Git Illustrated (4 Part Series)
In a previous post, we talked about the process of submitting changes to a remote Git repository. We've seen that this process is done in three steps: 1) stage. 2) commit. 3) push.
In a small project with a solo contributor, it's not uncommon that these changes are pushed directly into
master. But when multiple developers need to work in the same Git repository, it is important to define a process that leverages parallel collaboration. That's when branches become essential.
Not all trees are the same, but they all start small. In a typical Git repository, code grows as a tree. Features are implemented in development branches that are eventually merged into a master branch.
Whenever working on a team, whether if it's in an open source project or a corporate setting, it's always a good practice to create a new branch (usually based on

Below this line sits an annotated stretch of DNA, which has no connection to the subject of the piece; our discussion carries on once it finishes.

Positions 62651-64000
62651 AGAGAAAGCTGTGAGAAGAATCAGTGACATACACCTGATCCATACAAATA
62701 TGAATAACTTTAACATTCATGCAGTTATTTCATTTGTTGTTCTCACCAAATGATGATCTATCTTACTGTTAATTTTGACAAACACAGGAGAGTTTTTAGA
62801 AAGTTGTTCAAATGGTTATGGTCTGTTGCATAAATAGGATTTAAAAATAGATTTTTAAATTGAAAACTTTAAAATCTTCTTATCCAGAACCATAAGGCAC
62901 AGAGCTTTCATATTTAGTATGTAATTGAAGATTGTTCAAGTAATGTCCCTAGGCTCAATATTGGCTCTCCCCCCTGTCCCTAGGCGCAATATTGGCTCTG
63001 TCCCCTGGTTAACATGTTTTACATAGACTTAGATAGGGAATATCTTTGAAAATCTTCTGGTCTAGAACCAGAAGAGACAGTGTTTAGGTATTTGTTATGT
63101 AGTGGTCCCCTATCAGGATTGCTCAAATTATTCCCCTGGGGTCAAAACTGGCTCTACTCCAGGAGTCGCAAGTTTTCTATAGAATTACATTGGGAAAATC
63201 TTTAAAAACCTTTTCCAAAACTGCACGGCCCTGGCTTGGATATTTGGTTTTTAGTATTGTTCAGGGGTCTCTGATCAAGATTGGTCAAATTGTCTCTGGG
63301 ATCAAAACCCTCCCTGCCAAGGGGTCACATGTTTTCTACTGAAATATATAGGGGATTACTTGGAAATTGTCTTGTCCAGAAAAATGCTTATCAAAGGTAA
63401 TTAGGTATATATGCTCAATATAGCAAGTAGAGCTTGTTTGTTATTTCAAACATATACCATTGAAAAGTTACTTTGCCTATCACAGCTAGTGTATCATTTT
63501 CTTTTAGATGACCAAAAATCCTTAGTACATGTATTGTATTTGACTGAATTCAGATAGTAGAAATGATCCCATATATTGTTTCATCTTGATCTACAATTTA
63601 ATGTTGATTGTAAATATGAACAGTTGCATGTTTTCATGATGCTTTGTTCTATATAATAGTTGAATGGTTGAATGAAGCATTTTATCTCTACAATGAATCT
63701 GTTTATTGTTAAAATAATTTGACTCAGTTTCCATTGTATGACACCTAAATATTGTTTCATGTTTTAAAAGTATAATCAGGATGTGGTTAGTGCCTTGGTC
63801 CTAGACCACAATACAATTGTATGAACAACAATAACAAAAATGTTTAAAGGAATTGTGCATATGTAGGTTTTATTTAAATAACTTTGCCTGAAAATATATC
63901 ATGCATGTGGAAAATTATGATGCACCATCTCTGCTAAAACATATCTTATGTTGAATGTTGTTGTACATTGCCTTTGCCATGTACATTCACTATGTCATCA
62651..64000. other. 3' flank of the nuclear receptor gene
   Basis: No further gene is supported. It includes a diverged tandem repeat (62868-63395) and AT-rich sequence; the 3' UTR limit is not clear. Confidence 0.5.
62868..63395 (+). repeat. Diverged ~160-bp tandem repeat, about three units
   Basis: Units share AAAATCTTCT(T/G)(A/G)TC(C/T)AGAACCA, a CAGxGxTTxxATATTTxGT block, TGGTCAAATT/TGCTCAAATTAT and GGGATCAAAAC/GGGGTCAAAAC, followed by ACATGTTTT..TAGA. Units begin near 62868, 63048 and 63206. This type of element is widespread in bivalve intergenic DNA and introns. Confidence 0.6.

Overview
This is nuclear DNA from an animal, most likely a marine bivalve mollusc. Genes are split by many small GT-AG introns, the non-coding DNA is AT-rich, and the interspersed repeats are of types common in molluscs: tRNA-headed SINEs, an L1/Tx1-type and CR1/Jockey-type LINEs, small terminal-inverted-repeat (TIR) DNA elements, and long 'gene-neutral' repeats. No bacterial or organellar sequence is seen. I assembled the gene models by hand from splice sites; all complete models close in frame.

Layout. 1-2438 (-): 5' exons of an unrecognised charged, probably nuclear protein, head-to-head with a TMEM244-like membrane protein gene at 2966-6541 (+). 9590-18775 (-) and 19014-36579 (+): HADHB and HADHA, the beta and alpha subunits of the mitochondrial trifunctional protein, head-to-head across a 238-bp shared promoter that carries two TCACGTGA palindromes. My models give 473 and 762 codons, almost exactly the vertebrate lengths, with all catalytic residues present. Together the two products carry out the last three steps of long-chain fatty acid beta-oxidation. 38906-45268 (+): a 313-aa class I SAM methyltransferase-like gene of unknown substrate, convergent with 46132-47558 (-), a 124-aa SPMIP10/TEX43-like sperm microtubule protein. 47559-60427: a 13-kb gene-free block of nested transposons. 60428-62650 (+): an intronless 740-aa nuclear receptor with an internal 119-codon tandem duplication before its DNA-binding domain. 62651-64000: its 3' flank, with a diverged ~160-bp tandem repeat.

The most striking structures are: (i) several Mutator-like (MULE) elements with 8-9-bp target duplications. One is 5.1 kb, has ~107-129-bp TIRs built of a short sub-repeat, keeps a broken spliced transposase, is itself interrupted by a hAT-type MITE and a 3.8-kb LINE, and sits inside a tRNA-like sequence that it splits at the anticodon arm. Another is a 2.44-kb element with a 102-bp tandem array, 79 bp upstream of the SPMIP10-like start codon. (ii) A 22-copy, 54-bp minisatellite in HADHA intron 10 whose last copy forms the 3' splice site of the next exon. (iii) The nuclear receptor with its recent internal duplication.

master) and start from there.
Once you're finished with your changes, you can then push your branch to the remote repository and create a new pull request. A pull request is a formal request for merging your branch into
Although it is possible to push and merge a branch directly into "master", creating a pull request is usually the way to go when suggesting changes in a codebase.
Opening a pull request creates an opportunity for code review and actionable feedback; that's why it became a standard procedure for collaborating in most open source projects.
Any Git topic you'd like to understand better? Leave your suggestion for my next comic in the comments :)